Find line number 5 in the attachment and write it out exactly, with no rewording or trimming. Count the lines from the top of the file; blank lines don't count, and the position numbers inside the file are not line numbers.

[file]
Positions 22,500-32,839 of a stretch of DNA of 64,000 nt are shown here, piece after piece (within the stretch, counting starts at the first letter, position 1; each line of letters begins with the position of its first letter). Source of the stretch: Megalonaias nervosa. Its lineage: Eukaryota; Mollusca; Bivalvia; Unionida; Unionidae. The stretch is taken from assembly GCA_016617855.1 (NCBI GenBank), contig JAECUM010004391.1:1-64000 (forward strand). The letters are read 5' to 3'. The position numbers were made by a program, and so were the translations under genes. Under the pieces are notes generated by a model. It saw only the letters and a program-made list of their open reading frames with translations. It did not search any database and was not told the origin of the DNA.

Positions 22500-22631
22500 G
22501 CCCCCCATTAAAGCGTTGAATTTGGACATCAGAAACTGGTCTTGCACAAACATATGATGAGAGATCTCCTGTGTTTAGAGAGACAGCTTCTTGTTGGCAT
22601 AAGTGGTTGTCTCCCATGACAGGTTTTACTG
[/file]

22601 AAGTGGTTGTCTCCCATGACAGGTTTTACTG